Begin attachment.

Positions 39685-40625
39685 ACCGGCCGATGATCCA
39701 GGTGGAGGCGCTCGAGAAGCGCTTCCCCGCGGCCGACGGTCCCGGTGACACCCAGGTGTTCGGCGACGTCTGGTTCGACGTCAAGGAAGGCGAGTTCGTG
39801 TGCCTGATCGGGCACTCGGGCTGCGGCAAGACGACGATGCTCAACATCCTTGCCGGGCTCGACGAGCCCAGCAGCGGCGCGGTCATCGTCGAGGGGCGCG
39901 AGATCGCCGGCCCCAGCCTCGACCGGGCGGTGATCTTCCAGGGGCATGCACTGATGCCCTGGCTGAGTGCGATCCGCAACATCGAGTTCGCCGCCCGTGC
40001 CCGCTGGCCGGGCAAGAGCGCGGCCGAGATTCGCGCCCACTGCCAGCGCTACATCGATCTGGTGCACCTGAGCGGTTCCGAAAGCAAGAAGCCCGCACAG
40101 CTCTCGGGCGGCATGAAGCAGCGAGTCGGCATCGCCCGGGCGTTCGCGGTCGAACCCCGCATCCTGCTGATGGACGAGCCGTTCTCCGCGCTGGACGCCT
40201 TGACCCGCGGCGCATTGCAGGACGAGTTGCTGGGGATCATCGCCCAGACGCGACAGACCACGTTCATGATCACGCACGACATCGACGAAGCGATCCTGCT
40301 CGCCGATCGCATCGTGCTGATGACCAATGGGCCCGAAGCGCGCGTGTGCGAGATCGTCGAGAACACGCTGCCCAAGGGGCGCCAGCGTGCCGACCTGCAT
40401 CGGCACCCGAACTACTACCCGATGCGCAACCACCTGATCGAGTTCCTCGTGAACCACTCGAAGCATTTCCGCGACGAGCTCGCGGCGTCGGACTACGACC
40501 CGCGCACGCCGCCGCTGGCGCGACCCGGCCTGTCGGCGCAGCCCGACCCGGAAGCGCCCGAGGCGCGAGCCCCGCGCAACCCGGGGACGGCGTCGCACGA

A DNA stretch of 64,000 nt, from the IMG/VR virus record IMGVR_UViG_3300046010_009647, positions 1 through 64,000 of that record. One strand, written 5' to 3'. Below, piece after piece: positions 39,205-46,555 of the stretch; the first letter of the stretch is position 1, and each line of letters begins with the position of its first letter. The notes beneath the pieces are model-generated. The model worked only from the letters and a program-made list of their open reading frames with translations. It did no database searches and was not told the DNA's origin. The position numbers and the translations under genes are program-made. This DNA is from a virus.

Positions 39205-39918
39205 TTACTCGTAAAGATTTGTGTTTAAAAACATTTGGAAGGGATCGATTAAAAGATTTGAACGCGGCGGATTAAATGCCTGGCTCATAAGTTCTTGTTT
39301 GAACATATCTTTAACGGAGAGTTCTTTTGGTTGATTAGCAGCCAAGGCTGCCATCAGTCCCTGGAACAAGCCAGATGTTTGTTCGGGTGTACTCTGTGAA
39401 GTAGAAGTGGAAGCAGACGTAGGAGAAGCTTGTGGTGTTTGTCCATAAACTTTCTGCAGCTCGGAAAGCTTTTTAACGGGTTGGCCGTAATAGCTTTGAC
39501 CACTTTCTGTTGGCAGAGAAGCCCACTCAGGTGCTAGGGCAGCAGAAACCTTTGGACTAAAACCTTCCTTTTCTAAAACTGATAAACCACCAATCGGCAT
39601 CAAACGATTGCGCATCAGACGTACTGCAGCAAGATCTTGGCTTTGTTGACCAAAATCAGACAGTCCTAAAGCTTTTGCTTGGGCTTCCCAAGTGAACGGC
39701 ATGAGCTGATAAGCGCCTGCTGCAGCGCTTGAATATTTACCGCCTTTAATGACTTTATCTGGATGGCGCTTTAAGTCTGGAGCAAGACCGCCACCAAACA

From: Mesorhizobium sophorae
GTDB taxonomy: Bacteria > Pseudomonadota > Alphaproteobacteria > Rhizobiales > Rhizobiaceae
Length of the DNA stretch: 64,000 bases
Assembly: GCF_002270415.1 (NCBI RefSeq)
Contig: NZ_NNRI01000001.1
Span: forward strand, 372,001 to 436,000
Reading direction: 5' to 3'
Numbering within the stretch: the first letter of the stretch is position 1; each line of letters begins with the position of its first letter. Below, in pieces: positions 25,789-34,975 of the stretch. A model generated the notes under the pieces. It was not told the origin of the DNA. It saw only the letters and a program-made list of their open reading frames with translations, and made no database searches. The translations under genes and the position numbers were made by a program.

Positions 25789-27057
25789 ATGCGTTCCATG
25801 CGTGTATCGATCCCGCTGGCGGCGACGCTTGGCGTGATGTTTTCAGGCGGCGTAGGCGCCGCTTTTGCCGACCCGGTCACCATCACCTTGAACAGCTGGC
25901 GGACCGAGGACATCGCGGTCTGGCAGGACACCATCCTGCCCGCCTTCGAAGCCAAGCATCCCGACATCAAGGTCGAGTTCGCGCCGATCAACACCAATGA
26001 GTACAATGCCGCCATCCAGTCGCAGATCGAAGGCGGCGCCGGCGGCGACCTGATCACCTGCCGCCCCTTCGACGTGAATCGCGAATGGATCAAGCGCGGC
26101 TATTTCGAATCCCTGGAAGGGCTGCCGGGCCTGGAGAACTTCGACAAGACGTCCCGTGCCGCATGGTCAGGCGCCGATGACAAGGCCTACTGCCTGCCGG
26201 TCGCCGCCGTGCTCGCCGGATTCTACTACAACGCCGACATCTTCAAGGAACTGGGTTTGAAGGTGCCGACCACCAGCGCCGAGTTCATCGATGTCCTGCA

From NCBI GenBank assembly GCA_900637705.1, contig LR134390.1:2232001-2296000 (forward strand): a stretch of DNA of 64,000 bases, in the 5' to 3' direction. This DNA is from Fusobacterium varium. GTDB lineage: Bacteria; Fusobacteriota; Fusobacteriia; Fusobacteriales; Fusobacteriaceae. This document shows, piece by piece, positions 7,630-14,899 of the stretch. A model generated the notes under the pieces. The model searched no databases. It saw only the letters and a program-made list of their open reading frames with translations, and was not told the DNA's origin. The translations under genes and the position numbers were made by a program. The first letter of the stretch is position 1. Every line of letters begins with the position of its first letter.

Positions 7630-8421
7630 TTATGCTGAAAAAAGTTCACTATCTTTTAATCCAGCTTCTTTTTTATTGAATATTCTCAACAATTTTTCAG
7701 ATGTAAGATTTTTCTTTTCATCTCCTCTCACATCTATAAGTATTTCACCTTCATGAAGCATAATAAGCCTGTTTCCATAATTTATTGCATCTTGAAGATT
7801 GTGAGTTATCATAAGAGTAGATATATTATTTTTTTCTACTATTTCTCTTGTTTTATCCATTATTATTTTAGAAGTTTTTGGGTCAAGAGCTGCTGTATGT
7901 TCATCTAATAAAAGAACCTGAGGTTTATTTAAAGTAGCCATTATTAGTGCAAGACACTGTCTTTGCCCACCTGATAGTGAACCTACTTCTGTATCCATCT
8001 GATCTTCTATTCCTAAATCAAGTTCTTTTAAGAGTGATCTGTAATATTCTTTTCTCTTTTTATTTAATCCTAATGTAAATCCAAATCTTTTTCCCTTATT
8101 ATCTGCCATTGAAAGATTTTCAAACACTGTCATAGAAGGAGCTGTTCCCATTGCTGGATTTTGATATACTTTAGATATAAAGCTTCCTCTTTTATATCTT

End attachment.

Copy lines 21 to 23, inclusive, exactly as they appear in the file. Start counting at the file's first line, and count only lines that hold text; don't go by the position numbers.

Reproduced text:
GTDB taxonomy: Bacteria > Pseudomonadota > Alphaproteobacteria > Rhizobiales > Rhizobiaceae
Length of the DNA stretch: 64,000 bases
Assembly: GCF_002270415.1 (NCBI RefSeq)